Homework #3

Due: Wednesday, May 12, at the beginning of class. Turn in physically or by email to Thach.

Remember to take a look at the grading guidelines.

In solving the problem sets, you are allowed to collaborate with fellow students taking the class, but remember that each submission can have at most one author. If you do collaborate in any way, you must acknowledge, for each problem, the people you worked with on that problem.

The problems have been carefully chosen for their pedagogical value, and hence might be similar to those given in past offerings of this course at UW, or similar to other courses at other schools.  Using any pre-existing solutions from these sources, for from the web, constitutes a violation of the academic integrity you are expected to exemplify, and is strictly prohibited.

Most of the problems only require one or two key ideas for their solution.  It will help you a lot to spell out these main ideas so that you can get most of the credit for a problem even if you err on the finer details.

A final piece of advice:  Start working on the problem sets early!  Don’t wait until the day (or few days) before they’re due.

Problems

Each problem is worth 15 points unless otherwise noted.

  1. Show that any boolean function on n bits can be computed by a circuit of size less than 1000 \cdot 2^n/n. Hint: In class we saw a recursive way to give a circuit of size O(2^n) for any boolean function. Try to use the same method, but stop after n-logn levels of the recursion. At this point, use the fact that there are only a few functions on log n bits, to complete the evaluation of the overall function.
  2. A language L \subset \{0,1\}^* is sparse if there is a polynomial p such that |L \cap \{0,1\}^n | \leq p(n) for every n. Show that every sparse language is in P/poly.
  3. Call a multiset of n bit strings P \epsilon-pseudorandom for circuits of size s, if for every circuit C (with one bit output) of size s, C cannot distinguish a random element from P from a truly random string, in the following sense. If X is a uniformly random element of P, and U is a uniformly random n bit string, then |\Pr[C(X) = 1] - \Pr[C(U)=1] | < \epsilon. Show that for every s, n, there is an 1/10-pseudorandom set with |P| \leq poly(s). Hint: try to pick P randomly, and then argue that P simultaneously fools all circuits of size s with positive probability.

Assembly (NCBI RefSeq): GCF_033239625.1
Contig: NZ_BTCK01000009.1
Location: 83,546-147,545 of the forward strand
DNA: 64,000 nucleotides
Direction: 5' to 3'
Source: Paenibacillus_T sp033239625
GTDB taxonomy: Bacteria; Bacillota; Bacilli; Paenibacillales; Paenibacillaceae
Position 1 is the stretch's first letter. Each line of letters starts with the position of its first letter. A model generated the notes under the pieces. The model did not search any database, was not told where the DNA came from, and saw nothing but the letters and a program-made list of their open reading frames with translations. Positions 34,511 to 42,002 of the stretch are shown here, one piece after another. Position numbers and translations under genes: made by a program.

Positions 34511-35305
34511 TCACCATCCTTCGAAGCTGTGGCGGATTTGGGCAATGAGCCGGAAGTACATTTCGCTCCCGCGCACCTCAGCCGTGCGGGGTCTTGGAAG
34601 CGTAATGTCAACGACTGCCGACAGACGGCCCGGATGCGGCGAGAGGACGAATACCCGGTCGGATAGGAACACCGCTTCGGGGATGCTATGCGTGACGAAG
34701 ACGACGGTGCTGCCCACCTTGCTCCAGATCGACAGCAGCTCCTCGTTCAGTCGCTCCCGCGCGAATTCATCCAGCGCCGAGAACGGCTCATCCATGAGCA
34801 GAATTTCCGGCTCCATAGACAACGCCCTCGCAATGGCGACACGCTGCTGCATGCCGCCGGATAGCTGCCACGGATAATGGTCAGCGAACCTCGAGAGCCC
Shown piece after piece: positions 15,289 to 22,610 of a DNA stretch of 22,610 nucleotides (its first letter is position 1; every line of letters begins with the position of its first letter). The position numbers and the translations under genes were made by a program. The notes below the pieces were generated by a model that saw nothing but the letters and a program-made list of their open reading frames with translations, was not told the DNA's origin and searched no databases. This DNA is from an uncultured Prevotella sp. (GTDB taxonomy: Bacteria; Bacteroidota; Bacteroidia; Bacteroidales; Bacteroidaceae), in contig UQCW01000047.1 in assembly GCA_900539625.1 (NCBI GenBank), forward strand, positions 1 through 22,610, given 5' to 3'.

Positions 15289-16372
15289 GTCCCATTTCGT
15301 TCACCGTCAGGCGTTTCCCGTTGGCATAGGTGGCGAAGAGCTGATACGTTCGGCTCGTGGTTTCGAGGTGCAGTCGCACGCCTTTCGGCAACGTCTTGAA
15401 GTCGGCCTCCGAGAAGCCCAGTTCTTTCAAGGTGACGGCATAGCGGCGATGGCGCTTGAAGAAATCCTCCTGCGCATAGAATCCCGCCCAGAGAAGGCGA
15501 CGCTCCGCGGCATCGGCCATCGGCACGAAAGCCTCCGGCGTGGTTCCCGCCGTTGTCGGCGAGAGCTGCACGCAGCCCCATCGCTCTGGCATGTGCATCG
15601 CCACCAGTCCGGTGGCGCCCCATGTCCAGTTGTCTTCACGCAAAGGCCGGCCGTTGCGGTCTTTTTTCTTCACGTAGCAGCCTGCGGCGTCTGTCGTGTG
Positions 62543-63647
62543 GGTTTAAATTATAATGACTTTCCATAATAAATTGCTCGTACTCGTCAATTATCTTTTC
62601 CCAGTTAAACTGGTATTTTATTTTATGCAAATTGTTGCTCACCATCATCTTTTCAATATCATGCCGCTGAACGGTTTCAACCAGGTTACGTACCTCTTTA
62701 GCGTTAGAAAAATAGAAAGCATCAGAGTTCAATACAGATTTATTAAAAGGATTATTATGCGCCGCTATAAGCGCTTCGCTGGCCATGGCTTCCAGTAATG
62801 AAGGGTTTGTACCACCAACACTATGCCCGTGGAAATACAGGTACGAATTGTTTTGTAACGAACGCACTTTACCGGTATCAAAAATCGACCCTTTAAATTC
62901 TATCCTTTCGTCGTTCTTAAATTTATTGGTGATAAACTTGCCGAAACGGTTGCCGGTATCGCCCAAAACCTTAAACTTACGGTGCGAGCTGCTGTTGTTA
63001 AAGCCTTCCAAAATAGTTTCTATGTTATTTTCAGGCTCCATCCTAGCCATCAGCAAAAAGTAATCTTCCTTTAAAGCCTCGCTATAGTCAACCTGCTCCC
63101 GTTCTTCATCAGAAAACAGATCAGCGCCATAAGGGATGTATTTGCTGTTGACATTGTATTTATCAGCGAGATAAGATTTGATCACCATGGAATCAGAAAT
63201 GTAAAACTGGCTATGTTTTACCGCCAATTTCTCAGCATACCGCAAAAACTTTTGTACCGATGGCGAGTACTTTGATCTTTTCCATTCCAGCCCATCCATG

4. Suppose there is a randomized polynomial time algorithm that takes as input a 3-CNF, and outputs another 3-CNF with the property that if the input is satisfiable, then the output is not satisfiable with probability at least 2/3, and if the input is unsatisfiable, then the output is satisfiable with probability at least 2/3. Show that this would imply that the polynomial hierarchy collapses to \Sigma_3^p. Hint: follow the proof that if NP has polynomial sized circuits, then the hierarchy collapses to the second level.
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4 Responses to “Homework #3”

  1. Rolfe Says:

    In problem 2 is it supposed to be |L \cap \{0,1\}^n| \leq p(n)?

  2. Gilbert Bernstein Says:

    On 3, does epsilon depend on anything? If not, then doesn’t this force the two probabilities to be equal? Doesn’t this further permit the construction of counterexamples for small circuits? (say quadratic size)

    • anuprao Says:

      Hi Gilbert, you are right, the size of the set should depend on epsilon. In general you can find a set of size poly(s, 1/epsilon). Also, I meant for P to be a multiset (or else the size may depend on n). I will send an email about this problem soon.

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